When Oprah Winfrey selected “American Dirt” by Jeanine Cummins as her January book club pick, the novel seemed poised to be one of the year’s major releases. It follows a mother and son fleeing Mexico for the United States to escape cartel violence and was described by its publisher as a modern-day version of “The Grapes of Wrath.”
But the conversation surrounding the book quickly turned sour. After a scathing review by the writer Myriam Gurba, who said it relied on racist stereotypes, other Latinx writers and community members expressed similar criticism. “American Dirt” became a best seller, but its publisher, Flatiron, canceled a planned book tour and more than 100 writers signed an open letter asking Winfrey to reconsider her pick.
Winfrey decided instead to “lean in” to the conversation, she said. In an episode of her Apple TV Plus series, “Oprah’s Book Club,” that became available on Friday, she addressed the book, her decision to feature it and the backlash to both.
The two-part episode features Cummins in conversation with Winfrey, but in a departure from most “Oprah’s Book Club” episodes, it includes three Latina writers critical of the book: Julissa Arce, an activist and author of “My (Underground) American Dream”; Esther Cepeda, a syndicated Washington Post columnist; and Reyna Grande, who has written several books about her experience crossing the border, including the memoir “The Distance Between Us.”
Opening the show, Winfrey explained why she chose the book and defended the right of Cummins, who isn’t Mexican, to write it. “I fundamentally, fundamentally believe in the right of anyone to use their imagination and their skills to tell stories and to empathize with another story,” Winfrey said.
When asked whether she anticipated the negative reaction to it, Cummins said, “I definitely worried about this moment, about being called to account for having written the book.”
She said she regretted a widely criticized line in the book’s author’s note, in which she wrote that she wished someone “slightly browner” had written the story. Talking with Winfrey, Cummins called it a “clumsy phrase,” adding that it was “indicative of my own sort of grappling with my identity in these pages.”
Cummins also drew criticism for writing about her husband’s immigration to the U.S. from Ireland without noting his ethnicity. During the episode, she said his background was “absolutely relevant in why I was drawn to writing about immigration issues, and I felt like it was a thing that I wanted to mention,” but said she regretted conflating her husband’s experience with that of asylum seekers at the Mexico-U.S. border.
When Arce, Cepeda and Grande joined the discussion, they criticized the book as well as the broader publishing industry and its treatment of Latinx writers.
Reading “American Dirt,” “I felt hurt and I felt undervalued,” Grande said, “because the publishing industry does not have the same attitude with our immigrant stories as they did with your story.” The books by Latinx writers that are published, she said, are “to little fanfare.”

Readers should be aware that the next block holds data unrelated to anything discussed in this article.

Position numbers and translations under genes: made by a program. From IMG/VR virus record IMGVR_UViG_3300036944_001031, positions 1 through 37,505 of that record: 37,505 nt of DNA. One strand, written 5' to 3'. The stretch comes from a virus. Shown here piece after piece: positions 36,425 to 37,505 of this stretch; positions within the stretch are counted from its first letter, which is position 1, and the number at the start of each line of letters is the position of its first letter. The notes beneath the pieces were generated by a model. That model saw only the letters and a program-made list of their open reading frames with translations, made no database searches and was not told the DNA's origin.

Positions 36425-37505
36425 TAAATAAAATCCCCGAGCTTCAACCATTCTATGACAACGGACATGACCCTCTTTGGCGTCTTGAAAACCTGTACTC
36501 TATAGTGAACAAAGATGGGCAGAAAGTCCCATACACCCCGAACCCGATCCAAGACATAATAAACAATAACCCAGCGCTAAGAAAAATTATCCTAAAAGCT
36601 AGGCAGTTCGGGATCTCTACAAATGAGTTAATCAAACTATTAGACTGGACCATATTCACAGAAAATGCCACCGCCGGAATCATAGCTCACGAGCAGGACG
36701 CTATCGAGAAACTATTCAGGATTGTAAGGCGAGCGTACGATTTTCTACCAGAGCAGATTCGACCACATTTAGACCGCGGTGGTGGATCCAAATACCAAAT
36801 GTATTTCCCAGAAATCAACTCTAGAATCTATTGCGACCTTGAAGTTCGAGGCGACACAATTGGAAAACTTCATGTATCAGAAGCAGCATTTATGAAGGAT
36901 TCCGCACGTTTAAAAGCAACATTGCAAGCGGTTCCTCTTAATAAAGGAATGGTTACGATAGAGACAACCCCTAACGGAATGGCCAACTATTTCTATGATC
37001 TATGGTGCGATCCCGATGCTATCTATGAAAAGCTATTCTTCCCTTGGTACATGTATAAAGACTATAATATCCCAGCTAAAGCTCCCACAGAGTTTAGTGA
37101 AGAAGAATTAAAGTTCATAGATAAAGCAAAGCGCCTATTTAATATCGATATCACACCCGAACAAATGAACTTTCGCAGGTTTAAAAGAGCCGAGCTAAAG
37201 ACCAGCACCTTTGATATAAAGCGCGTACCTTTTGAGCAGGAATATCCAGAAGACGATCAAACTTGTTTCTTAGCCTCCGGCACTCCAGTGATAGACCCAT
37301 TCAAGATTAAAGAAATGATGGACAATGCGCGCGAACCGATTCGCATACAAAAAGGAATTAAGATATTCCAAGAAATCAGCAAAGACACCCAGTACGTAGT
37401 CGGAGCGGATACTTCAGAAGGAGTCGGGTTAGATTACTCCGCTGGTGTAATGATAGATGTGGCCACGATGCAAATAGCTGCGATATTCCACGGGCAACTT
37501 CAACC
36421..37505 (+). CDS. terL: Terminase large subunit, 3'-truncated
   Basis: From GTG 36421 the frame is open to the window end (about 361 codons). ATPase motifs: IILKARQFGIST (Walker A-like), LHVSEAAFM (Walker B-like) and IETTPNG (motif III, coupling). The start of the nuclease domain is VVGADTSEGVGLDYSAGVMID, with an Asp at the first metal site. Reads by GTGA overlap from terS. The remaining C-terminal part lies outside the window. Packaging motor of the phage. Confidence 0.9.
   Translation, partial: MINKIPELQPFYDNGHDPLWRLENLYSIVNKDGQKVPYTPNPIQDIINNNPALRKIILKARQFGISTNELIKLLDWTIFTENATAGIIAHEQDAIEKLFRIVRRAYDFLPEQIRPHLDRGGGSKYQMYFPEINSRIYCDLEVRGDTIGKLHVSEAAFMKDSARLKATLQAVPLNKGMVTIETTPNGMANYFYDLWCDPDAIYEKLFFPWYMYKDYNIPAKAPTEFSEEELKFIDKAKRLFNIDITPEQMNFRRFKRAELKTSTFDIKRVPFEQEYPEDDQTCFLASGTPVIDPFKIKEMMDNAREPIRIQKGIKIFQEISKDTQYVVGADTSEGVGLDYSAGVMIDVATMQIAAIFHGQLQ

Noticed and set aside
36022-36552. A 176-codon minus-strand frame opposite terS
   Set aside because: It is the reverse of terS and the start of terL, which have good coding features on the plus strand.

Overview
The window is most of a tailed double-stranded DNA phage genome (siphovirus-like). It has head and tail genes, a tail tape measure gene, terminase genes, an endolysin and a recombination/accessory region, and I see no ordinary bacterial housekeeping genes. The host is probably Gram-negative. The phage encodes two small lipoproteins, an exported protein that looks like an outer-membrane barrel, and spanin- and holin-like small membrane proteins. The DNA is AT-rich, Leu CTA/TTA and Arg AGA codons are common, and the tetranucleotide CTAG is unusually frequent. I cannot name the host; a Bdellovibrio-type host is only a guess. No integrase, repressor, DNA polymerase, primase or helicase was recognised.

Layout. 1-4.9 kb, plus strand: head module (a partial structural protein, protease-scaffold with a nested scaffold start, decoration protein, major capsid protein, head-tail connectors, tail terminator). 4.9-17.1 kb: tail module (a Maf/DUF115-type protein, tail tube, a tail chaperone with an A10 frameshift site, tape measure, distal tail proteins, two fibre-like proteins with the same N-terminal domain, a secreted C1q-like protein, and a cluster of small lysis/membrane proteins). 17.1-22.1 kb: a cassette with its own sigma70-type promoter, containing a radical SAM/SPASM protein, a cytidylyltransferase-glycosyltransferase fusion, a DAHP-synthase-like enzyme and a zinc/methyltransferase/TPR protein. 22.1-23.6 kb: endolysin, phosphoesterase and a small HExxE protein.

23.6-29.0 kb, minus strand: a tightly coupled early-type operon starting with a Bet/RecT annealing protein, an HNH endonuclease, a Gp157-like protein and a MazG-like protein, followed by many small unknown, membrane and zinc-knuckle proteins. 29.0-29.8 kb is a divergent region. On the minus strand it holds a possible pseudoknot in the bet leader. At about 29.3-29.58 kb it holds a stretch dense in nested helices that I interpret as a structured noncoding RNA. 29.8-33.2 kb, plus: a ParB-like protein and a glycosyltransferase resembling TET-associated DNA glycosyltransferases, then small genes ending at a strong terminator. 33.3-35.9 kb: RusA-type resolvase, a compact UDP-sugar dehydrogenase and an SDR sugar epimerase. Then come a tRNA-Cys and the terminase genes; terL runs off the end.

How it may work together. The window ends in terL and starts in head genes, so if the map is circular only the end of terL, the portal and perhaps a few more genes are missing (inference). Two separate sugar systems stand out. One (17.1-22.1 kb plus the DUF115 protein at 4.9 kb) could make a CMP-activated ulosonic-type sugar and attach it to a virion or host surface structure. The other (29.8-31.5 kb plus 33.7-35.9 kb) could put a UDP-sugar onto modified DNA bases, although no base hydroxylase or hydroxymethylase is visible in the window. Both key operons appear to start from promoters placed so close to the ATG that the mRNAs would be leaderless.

Cepeda said that writers of color are often expected to write solely about issues such as race and immigration, while white writers have much more liberty. “We have lots of other stories to tell than immigration stories,” she said.
Don Weisberg, the president of Macmillan, which operates Flatiron, and Amy Einhorn, the editor who acquired “American Dirt,” were in the audience. Weisberg said that increasing diversity in the company was a priority and that it had hired strategists to help. “Did those people suggest you hire more Latinos?” asked Cepeda.
“It sounds simple, but it’s not simple,” Weisberg said, adding that change was required on all levels at the company.
Despite the criticism of “American Dirt,” the book has been a commercial success, spending six weeks on the New York Times best-seller list for combined print and e-book fiction and selling nearly 200,000 copies, according to NPD Book Scan. Being named a book club pick by Winfrey continues to be a boon for writers and typically all but ensures their work will land on the best-seller list.
But after the backlash to her selection of “American Dirt,” Winfrey recently dropped her March pick, “My Dark Vanessa.” Winfrey, through a spokeswoman, declined to say why, but after the taping of the “Oprah’s Book Club” episode she told The Associated Press, “I’m not going to play it safer, but I’m not going to wade into water if I don’t have to.”
Missing from the conversation released Friday was Gurba, one of the first critics of “American Dirt.” Arce pointed out her absence at one point, saying she wished Gurba was there to speak for herself.
In a phone interview on Friday, Gurba said she was disappointed that Winfrey kept the book as her pick. “The book didn’t become problematic when the criticism was communicated to her, the book was problematic when she read it,” Gurba said. “I’m disappointed that she doesn’t want to engage privately regarding the issues raised by critics.”
She, along with the writers Roberto Lovato and David Bowles, founded the media campaign #DignidadLiteraria amid the fallout over “American Dirt” and met with Flatiron and Macmillan last month to discuss diversity at the company.
“We’re cautiously optimistic,” Lovato said. But to Gurba, “the commitment that they made is very vague,” she said, “and until they put real meat in that commitment, I’m not going to put much stock in it.”
In a report released this week, Flatiron’s president, Bob Miller, said the company had taken steps to address its lack of diversity, including hiring a new H.R. employee focused on recruitment from underrepresented groups and creating a database of “authenticity readers” for use on future titles. Miller also said that Flatiron is considering fellowships and mentoring programs for Latinx writers, adding, “Our hope is to continue to expand our outreach efforts in other underrepresented communities as well.”